Tuesday, July 13, 2010

Bluebeard by Catherine Breillat on DVD


Bluebeard, the film by Catherine Breillat that received much press on the indie film circuit as well as a few entries on this blog, is now available on DVD in the U.S.  It is also available in Canada.  I'm not seeing it listed in the UK yet.

Here is the trailer. Please remember that this is Bluebeard, a favorite of Angela Carter and horror enthusiasts, a fairy tale debated as a fairy tale by many who consider it much less magical and too scary for children.

The reviews overall have been laudatory.  I have not seen the film myself, but am interested in Breillat's interpretation of such a fascinating tale.

My past entries on it are at La barbe bleu [Bluebeard] directed by Catherine Breillat (2009) and More about La barbe bleu and Q&A with Bluebeard's Catherine Breillat.

Finally, thanks to Eric C. for the heads up on this one.  Somehow it escaped all my alerts although it was released on DVD a few weeks ago.


  1. Also, for any subscribers to Netflix, Bluebeard is available to play instantly on your computer, or streamed to your TV. It's in my cue. I'll probably watch it today, as it's incredibly too hot outside to do anything.

  2. Thanks for the heads up. I've added it to my queue in Netflix.

  3. I saw it on Netflix. I wasn't very impressed with it, which is a shame because the original story is so interesting.

  4. I watched it on Netflix this evening, and it was a huge let down. I'm not sure why anyone would call it a "feminist reworking" since nothing has changed. She pays more attention to the original part where the girls are reading the story rather than the tale itself.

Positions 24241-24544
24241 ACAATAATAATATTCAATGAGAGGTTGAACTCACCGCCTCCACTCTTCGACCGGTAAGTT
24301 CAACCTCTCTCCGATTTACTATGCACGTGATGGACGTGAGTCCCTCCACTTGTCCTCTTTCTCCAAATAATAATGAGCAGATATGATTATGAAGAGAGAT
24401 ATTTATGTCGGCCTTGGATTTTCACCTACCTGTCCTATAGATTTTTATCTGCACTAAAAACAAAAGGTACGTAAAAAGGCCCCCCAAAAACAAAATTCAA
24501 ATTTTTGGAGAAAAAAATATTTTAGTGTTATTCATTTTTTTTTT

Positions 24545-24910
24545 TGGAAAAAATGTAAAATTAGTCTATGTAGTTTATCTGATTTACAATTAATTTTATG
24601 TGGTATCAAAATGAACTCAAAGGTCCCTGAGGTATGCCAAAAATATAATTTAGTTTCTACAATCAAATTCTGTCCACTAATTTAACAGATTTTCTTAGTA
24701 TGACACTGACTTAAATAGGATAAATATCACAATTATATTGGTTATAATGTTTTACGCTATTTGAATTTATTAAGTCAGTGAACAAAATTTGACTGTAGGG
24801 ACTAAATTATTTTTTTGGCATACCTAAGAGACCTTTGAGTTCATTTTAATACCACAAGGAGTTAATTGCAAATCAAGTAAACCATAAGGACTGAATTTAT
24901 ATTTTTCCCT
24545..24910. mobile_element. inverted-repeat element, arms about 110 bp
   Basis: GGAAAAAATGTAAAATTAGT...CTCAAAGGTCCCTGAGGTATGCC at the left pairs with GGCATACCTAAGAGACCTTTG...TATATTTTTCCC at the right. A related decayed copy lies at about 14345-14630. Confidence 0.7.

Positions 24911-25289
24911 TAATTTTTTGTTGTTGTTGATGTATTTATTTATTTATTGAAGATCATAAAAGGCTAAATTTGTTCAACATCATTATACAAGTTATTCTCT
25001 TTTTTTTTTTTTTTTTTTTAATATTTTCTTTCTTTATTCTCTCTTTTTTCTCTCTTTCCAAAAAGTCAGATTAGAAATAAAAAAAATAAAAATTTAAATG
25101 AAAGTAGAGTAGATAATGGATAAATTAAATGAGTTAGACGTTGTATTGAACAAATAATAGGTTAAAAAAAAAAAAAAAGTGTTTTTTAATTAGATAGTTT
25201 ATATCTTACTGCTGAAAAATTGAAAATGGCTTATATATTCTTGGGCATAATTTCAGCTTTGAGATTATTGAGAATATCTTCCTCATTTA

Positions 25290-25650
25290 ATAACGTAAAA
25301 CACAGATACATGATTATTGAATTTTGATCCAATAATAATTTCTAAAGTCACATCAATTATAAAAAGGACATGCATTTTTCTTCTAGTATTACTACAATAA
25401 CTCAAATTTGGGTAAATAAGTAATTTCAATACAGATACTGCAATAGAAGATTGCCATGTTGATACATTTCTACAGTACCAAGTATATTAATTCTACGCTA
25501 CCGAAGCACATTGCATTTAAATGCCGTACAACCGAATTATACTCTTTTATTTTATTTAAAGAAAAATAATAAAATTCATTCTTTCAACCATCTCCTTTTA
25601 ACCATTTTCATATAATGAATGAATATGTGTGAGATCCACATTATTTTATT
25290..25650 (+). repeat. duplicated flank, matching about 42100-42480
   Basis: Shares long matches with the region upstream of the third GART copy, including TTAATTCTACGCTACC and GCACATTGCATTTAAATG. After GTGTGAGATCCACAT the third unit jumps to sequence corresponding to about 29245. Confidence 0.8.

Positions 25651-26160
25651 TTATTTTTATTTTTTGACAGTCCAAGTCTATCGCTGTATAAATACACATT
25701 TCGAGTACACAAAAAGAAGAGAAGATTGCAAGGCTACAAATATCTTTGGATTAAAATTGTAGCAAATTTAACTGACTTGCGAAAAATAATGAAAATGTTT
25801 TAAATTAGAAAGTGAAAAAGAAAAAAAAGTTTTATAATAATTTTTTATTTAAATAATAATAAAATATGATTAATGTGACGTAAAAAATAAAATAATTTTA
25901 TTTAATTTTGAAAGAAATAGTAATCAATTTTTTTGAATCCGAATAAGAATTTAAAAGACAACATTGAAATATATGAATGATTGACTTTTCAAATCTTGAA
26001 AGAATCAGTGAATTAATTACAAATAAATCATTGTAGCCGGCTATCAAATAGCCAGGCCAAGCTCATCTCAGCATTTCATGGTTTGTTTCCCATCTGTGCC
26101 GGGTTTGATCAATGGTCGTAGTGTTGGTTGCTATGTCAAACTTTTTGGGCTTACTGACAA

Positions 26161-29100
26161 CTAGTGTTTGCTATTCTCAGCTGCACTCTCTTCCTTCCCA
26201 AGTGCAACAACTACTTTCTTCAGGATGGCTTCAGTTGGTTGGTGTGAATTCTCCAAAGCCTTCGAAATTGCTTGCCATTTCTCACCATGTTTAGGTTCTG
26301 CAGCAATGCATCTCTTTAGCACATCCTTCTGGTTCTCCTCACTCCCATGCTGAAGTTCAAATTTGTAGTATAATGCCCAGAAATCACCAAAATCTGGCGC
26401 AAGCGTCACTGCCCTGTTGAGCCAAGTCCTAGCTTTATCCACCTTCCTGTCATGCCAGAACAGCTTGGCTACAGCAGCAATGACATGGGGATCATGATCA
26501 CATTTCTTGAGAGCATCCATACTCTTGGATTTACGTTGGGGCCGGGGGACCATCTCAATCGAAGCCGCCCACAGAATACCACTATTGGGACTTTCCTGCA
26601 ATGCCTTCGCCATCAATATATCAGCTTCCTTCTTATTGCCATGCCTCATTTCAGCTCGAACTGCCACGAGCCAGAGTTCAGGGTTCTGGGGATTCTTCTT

5. Jazz- Exactly. I was expecting a bold feminist reworking but she didn't change the basic story at all. I was so disappointed because I found the first 20 minutes (with the girls being sent home from school after the death of their father) so good, but as soon as the Bluebeard portion started in earnest, it got boring. And when Bluebeard is boring you know something is wrong. I also didn't get the parallel story of the two sisters reading it aloud at all. It felt unnecessary.

    It was beautifully filmed, however.

  6. Erin - I had a hard time finding the parallel as well. All I came up with was that they were in a room they weren't supposed to be in, but the fact that it ended in punishment for them was so baffling since I thought this was going to shy away from the moral that girls should be obedient.

    The younger sister did crack me up! Unnecessary, but so funny.

  7. It's out in cinemas – as of yesterday – in the UK first, that will be why. And there's an interview with Breillat which may shed some light on the motivations behind it and another glowing review in the new Little White Lies magazine and online; that that review concerns itself almost only with the photography while the above comments with screenplay and (unchanged) plot may go some way to explaining why it appeals more to followers primarily of film than of literature. Both mention her following it with a La Belle au bois dormant-based film; make of that what you will.